The solution to a problem in this video owes itself to geographical factors, had this been a problem in the US, the solution would have been different.  Having said this, the "American Way" to solve problems isn't always the best way to do so.  The Philippines is a collection of islands and they are ravaged by hurricanes, so to put above ground powerlines would be highly expensive, and to connect the whole nations infrastructure would require the nation running very expensive powerlines underneath the ocean.  What the man does in this video is ingenious given the location and the solution to the problem.  Since the Philippines are a warm country and the houses only have a single roof layer, by cutting a whole in the roof taping a coke bottle into the whole (filled with water and a bit of chlorine) allows a cheap and effective source of light.  By doing this, the people will not have to spend a great deal on electricity (if it is in their region) and if they do not have electricity then they still have a source of light.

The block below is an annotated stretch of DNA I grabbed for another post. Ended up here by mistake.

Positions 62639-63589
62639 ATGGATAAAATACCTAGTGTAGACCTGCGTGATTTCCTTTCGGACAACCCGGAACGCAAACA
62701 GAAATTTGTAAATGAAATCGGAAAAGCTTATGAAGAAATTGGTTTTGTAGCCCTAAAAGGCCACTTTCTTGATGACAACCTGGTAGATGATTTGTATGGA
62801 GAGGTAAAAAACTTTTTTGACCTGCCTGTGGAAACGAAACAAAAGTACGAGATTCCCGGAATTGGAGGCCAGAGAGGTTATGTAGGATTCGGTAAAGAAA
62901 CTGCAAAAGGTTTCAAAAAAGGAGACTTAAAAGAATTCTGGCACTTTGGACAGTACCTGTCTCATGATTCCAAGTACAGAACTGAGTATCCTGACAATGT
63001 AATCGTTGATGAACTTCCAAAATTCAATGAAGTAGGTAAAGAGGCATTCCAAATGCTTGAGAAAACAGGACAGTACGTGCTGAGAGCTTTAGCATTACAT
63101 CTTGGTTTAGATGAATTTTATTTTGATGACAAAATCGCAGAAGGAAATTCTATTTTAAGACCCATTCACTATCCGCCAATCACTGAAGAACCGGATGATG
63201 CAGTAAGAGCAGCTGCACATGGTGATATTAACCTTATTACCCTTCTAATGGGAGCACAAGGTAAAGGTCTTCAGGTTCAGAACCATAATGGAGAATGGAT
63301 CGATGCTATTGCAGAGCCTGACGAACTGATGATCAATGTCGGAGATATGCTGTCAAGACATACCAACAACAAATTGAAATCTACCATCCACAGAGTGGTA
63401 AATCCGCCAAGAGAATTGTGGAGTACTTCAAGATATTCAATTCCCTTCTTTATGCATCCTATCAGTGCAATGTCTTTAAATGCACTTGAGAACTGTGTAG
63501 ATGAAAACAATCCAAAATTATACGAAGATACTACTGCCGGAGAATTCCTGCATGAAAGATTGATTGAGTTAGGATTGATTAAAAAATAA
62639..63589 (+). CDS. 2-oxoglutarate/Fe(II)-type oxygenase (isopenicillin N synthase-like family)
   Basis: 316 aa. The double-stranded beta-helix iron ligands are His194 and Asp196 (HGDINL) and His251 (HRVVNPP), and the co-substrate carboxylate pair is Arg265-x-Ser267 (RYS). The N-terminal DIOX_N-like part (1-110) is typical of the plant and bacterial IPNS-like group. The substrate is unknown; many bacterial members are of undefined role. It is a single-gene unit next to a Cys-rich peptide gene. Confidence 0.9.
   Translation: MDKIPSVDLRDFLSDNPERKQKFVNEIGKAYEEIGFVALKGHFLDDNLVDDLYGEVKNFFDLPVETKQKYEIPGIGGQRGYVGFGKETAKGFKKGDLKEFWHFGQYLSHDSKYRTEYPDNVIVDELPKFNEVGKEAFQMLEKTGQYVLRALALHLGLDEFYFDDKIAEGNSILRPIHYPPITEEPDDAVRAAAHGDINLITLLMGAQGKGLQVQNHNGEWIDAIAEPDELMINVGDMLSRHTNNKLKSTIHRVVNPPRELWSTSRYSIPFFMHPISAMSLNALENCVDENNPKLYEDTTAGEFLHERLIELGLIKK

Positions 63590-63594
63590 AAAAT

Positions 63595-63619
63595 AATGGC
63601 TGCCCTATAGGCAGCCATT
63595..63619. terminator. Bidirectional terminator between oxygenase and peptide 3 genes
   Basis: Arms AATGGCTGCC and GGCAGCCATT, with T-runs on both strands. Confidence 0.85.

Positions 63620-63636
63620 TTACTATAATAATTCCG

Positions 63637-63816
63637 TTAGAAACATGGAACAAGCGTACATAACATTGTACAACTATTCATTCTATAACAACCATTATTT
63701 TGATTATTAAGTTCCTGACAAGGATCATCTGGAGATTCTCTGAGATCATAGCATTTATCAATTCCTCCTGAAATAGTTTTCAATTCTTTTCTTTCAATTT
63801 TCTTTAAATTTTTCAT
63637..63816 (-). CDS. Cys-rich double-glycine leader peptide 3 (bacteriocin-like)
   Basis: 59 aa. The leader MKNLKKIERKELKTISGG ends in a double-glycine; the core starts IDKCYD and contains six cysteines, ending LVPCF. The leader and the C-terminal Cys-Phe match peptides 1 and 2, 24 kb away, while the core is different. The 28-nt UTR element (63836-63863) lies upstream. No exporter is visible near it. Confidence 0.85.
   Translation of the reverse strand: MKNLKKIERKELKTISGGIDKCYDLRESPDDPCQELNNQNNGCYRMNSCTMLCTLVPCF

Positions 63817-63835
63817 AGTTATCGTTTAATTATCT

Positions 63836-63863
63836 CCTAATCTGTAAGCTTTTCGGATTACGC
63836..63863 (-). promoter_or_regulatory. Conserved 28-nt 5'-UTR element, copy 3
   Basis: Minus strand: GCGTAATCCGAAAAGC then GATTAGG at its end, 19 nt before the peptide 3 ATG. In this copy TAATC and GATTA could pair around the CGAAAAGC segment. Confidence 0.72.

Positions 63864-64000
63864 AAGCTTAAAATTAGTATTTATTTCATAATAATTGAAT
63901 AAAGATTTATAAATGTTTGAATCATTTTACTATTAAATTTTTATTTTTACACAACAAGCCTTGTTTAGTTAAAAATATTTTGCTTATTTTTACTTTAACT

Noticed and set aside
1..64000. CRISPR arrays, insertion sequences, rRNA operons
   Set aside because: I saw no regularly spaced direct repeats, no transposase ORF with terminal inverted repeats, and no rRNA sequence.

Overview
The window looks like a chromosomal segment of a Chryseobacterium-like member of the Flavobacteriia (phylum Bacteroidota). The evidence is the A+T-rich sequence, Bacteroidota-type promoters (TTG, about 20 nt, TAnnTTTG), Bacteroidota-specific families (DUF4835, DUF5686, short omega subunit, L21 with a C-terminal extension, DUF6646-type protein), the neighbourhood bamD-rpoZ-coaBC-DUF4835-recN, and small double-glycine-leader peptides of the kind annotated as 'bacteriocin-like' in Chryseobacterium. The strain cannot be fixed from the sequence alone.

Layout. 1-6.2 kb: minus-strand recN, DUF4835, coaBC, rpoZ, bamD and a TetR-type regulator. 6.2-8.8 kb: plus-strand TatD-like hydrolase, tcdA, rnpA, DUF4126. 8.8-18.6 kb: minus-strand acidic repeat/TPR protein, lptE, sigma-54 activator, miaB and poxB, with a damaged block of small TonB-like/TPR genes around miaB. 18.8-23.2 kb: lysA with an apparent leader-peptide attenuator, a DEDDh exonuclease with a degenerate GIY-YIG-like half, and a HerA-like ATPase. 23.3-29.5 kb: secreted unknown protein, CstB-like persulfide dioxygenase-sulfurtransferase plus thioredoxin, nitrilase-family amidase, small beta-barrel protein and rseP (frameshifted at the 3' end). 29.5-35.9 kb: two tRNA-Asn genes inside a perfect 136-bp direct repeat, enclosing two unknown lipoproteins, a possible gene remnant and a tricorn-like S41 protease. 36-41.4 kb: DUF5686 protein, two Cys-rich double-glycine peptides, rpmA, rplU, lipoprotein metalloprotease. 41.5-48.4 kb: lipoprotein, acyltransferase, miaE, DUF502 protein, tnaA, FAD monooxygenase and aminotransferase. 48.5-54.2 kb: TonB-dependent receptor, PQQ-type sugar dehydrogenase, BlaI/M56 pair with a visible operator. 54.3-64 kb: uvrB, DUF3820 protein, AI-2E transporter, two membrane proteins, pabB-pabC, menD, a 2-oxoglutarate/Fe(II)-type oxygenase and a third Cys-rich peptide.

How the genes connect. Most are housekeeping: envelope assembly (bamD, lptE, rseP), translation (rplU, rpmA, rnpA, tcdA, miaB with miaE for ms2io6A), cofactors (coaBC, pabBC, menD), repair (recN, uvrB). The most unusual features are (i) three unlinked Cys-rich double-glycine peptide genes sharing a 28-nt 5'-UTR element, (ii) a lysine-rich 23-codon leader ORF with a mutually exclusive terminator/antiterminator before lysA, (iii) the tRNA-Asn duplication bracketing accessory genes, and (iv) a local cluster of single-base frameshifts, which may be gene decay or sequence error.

Gene Gagne's curator insight, December 1, 2015 9:26 PM

what a genius! of course as mentioned in class this works in the Philippines because of the tin roofs and the climate. You could not do this in cold places because the water would freeze. but this is just another sign that communities figure out ways to survive. What works in one place isn't always good for others but this sure works here.

Rescooped by Mike Busarello's Digital Storybooks from Geography Education
Scoop.it!

How Online Mapmakers Are Helping the Red Cross Save Lives in the Philippines

How Online Mapmakers Are Helping the Red Cross Save Lives in the Philippines | AP HUMAN GEOGRAPHY DIGITAL  STUDY: MIKE BUSARELLO | Scoop.it